On how Ms Lortz wrote the Regency:

The drama behind this situation is etched out through Lortz’s characters – as each of them are entering into the despair from different perspectives. Even the cousin, Eda has a role in the aftermath as this effected her the most by all rights and then, of course, the mother, Lady Angelsford who only wanted the best for her sons. Lortz showed the grief in Lady Angelsford by how she acted around Eda and how she hoped against the drastic measures Haro was considering to fix what her husband had left for them to resolve.

Ms Lortz has a keen eye for the fashions of the Regency – the way Ms Westbrook described the fashions within this installment of the series was a true delight! I loved how she brought to life the clothes Ms Lortz featured on her characters but also, of how classy she selected the clothes to fit the personalities of her characters. Each of them had their own unique style and that particular style brought out who they were in personality; as it rightly should but in this instance with the narrator moving us forward into the context of the story itself, it all came together rather beautifully.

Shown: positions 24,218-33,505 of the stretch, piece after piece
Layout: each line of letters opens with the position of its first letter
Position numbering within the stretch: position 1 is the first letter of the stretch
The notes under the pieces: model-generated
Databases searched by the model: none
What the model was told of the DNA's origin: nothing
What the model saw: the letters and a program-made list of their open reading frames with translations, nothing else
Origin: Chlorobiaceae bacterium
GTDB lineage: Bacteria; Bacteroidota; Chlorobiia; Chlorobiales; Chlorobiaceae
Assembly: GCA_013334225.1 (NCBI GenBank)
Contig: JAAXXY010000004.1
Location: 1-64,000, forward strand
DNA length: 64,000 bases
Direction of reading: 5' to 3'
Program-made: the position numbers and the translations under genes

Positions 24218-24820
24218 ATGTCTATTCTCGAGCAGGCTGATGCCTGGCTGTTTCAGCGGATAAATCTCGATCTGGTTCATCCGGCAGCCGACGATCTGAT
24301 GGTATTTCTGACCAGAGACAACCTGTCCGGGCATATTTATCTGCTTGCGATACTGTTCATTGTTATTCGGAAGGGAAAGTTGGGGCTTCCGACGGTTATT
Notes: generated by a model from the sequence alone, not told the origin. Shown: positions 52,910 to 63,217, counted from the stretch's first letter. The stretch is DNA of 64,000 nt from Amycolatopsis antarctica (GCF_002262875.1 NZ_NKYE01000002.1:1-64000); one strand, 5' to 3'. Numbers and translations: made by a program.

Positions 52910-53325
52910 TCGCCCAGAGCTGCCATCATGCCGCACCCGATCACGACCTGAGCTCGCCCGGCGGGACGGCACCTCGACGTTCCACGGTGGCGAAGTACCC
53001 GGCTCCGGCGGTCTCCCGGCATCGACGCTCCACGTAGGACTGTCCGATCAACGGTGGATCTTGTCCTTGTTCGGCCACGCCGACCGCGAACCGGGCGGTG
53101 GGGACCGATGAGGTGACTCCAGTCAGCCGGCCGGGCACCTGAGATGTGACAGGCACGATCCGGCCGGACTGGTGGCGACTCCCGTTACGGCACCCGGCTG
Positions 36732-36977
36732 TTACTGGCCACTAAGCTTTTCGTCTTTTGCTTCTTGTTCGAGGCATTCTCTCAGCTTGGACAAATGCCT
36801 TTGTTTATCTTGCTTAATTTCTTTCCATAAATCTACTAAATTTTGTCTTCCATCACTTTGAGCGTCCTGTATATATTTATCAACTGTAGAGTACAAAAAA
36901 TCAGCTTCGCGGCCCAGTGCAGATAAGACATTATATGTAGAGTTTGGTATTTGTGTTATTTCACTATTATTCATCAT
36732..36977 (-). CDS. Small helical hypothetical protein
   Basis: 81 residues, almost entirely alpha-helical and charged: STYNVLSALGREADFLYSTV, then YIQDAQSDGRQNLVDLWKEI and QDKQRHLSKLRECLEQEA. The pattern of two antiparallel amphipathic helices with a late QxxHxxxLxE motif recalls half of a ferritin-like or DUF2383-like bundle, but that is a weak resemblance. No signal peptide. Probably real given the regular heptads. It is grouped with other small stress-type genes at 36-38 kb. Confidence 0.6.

Lortz brings an equal balance between the upstairs and the downstairs climates – letting us peer into the way the staff see their positions and the people they serve whilst we benefit from Ms Lortz dual perspectives of her settings. This was something I loved and championed about her approach of story-telling within the pages of The Duke’s Last Hunt and I was most thrilled to see was inclusive to her first installment To Wed an Heiress as it has its own appeal of realism for the Regency to find these perspectives brought forward.

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About Verona Westbrook

Narrators banner made by Jorie in Canva. Photo Credit: Unsplash Photographer Neil Godding.